The new superstore

Gourmets from around the globe turn to chefs and restaurants for their curated menus and unique flavors. Rare ingredients are also a hallmark of elevated dining. Culinary institutions are now transforming their refined expertise into new epicurean experiences. Restaurants and restaurant providers open their doors to the public as in-house dining falls. This heralds the next generation superstores where gourmet restaurants meet farm shares meet corner stores.As panicked shoppers rush to stock up on groceries, butchers, and wine shops, restaurateurs step in to fill the gap. They become gourmet grocers, selling to consumers the ingredients that chefs use to create their signature dishes. They also sell shelf-stable pantry essentials and everyday household items like toilet paper and paper towels.

Numerous restaurants are adapting. The Stove in Las Vegas, which two Hell’s Kitchen competitors opened, is now a pop-up store with toilet paper, eggs, and canned goods. Porridge and Puffs, a Los Angeles restaurant that sells bulk grains, homemade pickles, and facial scrubs, has become a grab-and-go market. Prairie in San Francisco sells “pantry prep kits” that are filled with shelf stable cooking essentials. Jaxon in Dallas will sell grocery bags at a fixed price, filled with basic items like chicken, butter and bread. Avenue N in Providence, Rhode Island, sells produce baskets filled with everything from greens and berries to homemade pizza dough. The selection changes weekly, based on the market. The list is endless.
Not only chefs are rethinking business models. Wholesalers who used to sell exclusively to restaurants now offer high-quality and specialty ingredients to inspire home cooking. Farm One, a hydroponic New York City farm that grows edible flowers and microgreens, has adapted to the fact that less than 10% of its restaurant customers are still in business. Farm One’s Marissa Siefkes, sales manager at Farm One, told Eater that they are pivoting away from the grow-to order model in which hundreds of crops were growing simultaneously to a smaller set of crops.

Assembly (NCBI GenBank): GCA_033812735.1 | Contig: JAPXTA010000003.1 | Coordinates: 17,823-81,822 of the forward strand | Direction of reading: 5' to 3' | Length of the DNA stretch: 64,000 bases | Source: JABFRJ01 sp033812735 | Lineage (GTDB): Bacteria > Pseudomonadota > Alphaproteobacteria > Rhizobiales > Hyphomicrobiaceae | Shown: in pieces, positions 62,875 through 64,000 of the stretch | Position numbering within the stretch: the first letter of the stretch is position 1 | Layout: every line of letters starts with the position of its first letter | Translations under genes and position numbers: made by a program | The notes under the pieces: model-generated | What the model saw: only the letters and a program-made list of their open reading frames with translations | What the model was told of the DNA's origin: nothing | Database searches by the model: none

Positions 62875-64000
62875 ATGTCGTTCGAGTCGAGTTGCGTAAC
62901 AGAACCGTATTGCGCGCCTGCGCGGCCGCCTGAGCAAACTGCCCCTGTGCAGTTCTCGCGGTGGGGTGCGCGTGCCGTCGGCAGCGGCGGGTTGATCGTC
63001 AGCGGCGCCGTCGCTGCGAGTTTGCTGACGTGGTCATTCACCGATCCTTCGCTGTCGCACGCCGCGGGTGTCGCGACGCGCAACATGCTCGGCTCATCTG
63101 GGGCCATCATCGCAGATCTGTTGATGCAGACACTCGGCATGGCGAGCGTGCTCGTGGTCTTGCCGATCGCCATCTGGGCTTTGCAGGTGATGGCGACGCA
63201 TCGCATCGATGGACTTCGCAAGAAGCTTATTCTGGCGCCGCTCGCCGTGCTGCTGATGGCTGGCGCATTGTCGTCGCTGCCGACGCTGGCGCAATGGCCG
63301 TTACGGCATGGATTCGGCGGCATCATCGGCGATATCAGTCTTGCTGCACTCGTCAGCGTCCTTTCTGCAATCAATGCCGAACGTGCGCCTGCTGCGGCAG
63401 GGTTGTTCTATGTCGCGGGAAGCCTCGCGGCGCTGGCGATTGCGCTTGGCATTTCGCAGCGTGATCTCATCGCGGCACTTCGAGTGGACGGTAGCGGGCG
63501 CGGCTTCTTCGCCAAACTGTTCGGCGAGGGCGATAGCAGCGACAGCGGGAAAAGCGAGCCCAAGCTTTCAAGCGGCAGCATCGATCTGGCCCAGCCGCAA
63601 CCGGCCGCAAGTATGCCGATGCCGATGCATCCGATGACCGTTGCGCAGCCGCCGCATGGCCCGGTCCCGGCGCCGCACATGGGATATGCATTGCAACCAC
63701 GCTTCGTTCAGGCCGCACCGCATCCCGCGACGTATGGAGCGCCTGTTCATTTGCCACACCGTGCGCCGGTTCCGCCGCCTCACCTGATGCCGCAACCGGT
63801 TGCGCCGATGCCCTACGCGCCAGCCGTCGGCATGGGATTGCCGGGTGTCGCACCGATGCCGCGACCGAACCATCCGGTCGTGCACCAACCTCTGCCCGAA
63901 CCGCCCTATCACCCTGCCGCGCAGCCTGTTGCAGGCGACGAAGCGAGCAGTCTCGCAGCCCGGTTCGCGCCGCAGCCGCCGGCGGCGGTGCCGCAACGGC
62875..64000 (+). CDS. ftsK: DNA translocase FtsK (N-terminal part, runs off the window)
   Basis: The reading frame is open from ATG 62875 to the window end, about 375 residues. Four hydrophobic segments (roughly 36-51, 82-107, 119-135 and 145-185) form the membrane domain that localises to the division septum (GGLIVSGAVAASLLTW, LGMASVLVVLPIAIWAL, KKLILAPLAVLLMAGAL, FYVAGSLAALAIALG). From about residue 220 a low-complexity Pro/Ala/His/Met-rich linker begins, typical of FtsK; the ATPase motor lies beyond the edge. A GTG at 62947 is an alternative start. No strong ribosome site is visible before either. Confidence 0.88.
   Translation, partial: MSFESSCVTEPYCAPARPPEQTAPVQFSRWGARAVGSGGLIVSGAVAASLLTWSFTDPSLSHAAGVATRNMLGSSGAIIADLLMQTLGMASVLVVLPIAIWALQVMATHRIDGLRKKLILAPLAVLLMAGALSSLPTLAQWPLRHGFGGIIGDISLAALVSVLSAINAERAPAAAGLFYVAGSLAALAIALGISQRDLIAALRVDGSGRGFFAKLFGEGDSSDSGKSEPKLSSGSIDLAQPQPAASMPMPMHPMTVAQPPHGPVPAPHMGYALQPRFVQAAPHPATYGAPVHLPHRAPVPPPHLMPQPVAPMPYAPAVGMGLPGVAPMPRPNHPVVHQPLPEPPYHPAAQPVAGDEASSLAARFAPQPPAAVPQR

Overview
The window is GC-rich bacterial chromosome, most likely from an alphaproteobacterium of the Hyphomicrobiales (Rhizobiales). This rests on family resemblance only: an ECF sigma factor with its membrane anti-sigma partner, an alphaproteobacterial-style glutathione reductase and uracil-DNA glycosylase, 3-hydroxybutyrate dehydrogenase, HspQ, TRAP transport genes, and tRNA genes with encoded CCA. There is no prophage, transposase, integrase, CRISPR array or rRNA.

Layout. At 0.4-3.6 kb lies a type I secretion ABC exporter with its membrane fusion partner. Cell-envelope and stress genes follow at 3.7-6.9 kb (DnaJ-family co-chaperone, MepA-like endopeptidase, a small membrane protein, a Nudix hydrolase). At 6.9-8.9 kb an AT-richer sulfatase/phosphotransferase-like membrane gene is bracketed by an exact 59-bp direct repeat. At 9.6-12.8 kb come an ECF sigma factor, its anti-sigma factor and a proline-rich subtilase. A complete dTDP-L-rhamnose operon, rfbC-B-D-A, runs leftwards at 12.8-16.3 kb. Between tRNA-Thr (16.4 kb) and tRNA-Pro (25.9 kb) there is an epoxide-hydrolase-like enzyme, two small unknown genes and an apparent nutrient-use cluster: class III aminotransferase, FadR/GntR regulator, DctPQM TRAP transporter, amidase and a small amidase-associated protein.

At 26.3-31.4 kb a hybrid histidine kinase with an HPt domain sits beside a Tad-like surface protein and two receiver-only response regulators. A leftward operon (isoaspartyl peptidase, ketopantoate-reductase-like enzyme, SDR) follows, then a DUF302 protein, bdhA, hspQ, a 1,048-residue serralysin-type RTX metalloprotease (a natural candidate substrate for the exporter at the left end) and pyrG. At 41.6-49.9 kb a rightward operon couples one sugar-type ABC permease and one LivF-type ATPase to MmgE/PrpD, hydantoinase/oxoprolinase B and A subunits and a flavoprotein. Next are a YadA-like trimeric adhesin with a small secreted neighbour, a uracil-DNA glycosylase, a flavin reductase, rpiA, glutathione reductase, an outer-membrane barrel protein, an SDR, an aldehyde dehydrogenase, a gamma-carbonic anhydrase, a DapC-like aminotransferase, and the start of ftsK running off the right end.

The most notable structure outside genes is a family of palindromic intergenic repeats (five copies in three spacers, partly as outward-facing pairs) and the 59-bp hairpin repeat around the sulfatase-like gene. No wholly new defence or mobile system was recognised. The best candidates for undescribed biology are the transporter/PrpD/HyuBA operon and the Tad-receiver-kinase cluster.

Elite restaurants are becoming more accessible. The same ingredients that are used by award-winning restaurants can be found in the kitchens of consumers. For example, the produce from Natoora is available directly to the public. Happy Valley Meat Co., which has James Beard Award-winning Frenchette as a client, also sells meats in New York City. Rozzo, a seafood supplier who sourced fruits du mer for Michelin starred restaurants such as Marea and Daniel has opened a Manhattan retail shop. The iconic Michelin starred Eleven Madison Park, which was voted as the world’s top restaurant in 2017, has been converted into a food pantry, supplying meals to nonprofit Rethink.The food and beverage industry is changing fundamentally as consumers seek out convenience over niche indulgence.

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